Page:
The systemic pesticide sulfoxaflor can no longer be used on crops in California, a superior court in the state recently ruled. The decision is a win for pollinators, beekeepers, and several environmental groups.
The lawsuit was filed by petitioners who claim that the state’s Department of Pesticide Regulation (DPR) violated state environmental law when it approved agricultural uses for sulfoxaflor in 2020.
The groups allege that the DPR failed to consider the adverse effects that the chemical has on bees.
Pesticide use has long been notorious in the United States for their detrimental effects on human health and the environment. Unfortunately, much to many environmental organizations’ dismay, industrial agriculture in the country still heavily relies on these toxic chemicals.
For instance, paraquat, a popular herbicide associated with an increased risk of Parkinson’s disease, is still widely used in the U.S. The pesticide has also been the target of many lawsuits filed recently. According to plaintiffs who have filed a paraquat poisoning lawsuit, long-term exposure to the pesticide triggers neurotoxic effects and ultimately results in the development of Parkinson’s disease.
Despite mounting evidence on its harmful effects on the brain, however, the weed killer remains on the market. In fact, the U.S. Environmental Protection Agency (EPA) recently granted the pesticide an interim re-approval – which also led to a lawsuit against the agency.
There’s still much that needs to be done when it comes to regulating pesticides. Will the California state superior court’s decision to prohibit the use of a pesticide that’s harmful to bees signal the start of better regulation?
What is sulfoxaflor?
Sulfoxaflor is an insecticide that was first registered by the EPA in 2013. It’s primarily used in controlling insects such as aphids, plant bugs, stink bugs, and thrips in agricultural settings.
The agrochemical industry argues that sulfoxaflor is different from neonicotinoid pesticides, which have been under scrutiny for their harmful effects on bees. However, they’re considered very close cousins because they have a similar mechanism of action – both target the same nicotinic acetylcholine receptor in insects.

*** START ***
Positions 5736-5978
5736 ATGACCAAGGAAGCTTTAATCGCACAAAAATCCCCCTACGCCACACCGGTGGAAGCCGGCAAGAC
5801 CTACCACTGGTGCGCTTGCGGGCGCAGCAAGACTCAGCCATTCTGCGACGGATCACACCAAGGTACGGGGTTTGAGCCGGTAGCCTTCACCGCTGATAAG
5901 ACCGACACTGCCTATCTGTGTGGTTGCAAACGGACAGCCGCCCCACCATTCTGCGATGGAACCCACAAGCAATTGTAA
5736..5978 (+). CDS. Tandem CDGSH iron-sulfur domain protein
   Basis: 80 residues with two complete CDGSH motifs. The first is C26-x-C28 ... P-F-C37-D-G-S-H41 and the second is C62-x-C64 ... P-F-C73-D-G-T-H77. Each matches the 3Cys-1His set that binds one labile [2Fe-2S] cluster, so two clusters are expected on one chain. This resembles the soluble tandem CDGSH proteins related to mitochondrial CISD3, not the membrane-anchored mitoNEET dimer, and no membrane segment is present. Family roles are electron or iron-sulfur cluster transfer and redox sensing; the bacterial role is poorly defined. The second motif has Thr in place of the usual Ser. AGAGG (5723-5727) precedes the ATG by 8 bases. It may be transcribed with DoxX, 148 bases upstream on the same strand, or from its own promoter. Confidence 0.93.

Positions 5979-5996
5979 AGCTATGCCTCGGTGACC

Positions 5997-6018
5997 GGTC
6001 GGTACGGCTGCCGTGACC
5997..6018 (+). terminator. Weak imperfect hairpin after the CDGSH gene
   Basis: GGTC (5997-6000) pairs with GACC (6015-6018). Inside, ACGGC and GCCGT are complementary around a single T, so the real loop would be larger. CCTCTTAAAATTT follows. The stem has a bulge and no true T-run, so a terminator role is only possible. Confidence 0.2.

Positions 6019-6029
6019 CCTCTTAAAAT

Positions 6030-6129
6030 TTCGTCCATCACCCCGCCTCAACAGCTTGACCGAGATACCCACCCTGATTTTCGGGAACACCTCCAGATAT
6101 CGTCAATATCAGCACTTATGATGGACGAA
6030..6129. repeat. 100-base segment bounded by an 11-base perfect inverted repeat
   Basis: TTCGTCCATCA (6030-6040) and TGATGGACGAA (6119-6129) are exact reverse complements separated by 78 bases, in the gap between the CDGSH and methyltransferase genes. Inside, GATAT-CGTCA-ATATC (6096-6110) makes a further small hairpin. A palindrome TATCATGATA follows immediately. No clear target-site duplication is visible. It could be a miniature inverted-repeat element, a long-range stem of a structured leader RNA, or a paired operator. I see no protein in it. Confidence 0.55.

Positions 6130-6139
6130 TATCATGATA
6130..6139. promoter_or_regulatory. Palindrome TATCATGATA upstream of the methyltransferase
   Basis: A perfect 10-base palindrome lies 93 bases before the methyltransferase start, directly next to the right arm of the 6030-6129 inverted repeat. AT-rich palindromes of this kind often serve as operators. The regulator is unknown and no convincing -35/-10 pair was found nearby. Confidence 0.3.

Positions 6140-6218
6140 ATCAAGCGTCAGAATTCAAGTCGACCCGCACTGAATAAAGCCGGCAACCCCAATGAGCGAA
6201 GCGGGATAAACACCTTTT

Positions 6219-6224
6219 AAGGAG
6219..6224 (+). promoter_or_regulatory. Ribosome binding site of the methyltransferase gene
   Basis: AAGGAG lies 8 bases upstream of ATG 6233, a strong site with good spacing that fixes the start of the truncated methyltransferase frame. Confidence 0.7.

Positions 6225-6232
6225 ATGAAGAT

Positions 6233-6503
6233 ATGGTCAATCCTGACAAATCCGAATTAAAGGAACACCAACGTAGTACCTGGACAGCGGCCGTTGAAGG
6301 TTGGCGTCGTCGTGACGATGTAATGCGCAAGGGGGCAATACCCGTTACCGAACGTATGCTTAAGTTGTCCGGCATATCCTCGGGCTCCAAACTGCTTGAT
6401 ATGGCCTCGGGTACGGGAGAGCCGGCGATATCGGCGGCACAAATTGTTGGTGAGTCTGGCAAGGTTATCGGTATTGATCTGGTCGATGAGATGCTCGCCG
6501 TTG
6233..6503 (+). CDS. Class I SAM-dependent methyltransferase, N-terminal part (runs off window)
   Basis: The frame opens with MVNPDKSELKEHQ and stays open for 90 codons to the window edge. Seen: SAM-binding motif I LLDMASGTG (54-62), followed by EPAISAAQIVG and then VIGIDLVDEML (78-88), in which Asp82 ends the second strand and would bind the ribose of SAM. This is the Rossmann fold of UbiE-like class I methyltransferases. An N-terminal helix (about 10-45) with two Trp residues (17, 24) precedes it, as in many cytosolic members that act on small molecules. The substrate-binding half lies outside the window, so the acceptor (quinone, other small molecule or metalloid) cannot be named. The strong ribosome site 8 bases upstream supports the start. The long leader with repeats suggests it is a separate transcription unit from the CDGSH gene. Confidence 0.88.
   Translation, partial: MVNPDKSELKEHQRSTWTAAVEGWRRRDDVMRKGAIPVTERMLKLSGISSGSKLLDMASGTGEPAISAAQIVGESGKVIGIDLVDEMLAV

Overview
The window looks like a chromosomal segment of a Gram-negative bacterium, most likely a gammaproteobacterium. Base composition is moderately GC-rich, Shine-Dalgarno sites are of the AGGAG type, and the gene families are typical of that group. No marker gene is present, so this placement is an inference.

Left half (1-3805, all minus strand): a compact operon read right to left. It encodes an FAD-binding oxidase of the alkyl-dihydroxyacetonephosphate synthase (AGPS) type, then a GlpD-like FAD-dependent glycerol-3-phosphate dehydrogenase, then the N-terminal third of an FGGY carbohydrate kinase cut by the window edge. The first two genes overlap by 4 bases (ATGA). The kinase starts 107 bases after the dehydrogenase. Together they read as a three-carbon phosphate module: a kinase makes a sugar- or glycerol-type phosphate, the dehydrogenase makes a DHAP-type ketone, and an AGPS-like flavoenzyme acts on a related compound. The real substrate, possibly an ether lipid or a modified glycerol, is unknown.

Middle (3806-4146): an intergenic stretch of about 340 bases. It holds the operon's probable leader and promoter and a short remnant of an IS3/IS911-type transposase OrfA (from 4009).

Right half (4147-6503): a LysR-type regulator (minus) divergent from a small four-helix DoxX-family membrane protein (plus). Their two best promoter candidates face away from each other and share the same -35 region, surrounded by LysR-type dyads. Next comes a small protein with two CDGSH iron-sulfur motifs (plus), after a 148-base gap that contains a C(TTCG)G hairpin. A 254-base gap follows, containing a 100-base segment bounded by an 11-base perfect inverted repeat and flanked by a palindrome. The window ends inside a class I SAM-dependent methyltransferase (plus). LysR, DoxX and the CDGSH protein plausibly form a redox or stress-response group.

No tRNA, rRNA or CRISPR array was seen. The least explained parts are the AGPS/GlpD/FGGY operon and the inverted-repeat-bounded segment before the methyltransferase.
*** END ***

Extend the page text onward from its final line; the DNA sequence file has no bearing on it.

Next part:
Both sulfoxaflor and neonicotinoids are also systemic insecticides. This means that they get absorbed by all parts of a plant and are distributed throughout plant tissues. Both are toxic threats to bees and other insects even at low doses.
All kinds of organisms can be exposed to sulfoxaflor when they consume any plant parts. In the case of pollinators like bees, exposure can occur through the collection of pollen and/or nectar.
The impacts of low-level, short-term exposures of honey bees to sulfoxaflor include:
- Reduced rates of offspring survival
- Increased adult mortality
- Reproductive damage
“Honeybees and other pollinators are incredibly important in our food systems and our wider ecosystem, but they’re dying in droves because of pesticides like sulfoxaflor,” Earthjustice attorney Greg Loarie says in a statement. “With this ruling, the bees in California are getting much-needed relief just as we’re seeing some of the worst signs of colony collapse,” he adds.
Court Steps In To Stop Sulfoxaflor Use
The lawsuit was brought by the Pollinator Stewardship Council and the American Beekeeping Federation. The Superior Court of the State of California agreed with the petitioners that the sulfoxaflor approval decision by the DPR is a violation of the California Environmental Quality Act (CEQA).
The product was produced by Corteva Agriscience, formerly known as Dow AgroSciences. Prohibiting the use of the highly bee-toxic pesticide in the state is expected to protect native bees and several other pollinators.
Moreover, the recent decision is also a win for mammals such as chipmunks, shrews, and bats that can also be exposed to sulfoxaflor. Some effects that the pesticide has on these mammals include involuntary muscle tightening, ultimately resulting in constriction of the diaphragm and asphyxiation. In all, this caused an increased death in the animals’ newborn pups.
This is why response to the court’s decision from the advocate world has been positive. President of the Pollinator Stewardship Council Steve Ellis said: “Just about every commercial honey bee colony in this country spends at least part of the year in California, so this ruling is incredibly important for protecting pollinators in the United States. In recent years, we’ve seen astounding losses to our honey bee colonies. Removing systemic insecticides such as sulfoxaflor will help ensure honey bees have a healthy future.”
Meanwhile, American Beekeeping Federation President Joan Gunter commented: “The American Beekeeping Federation strongly supports one less systemic insecticide exposure that affects our honey bees. We hope this ruling in California will set a precedent for other systemic insecticides that threaten honey bees.”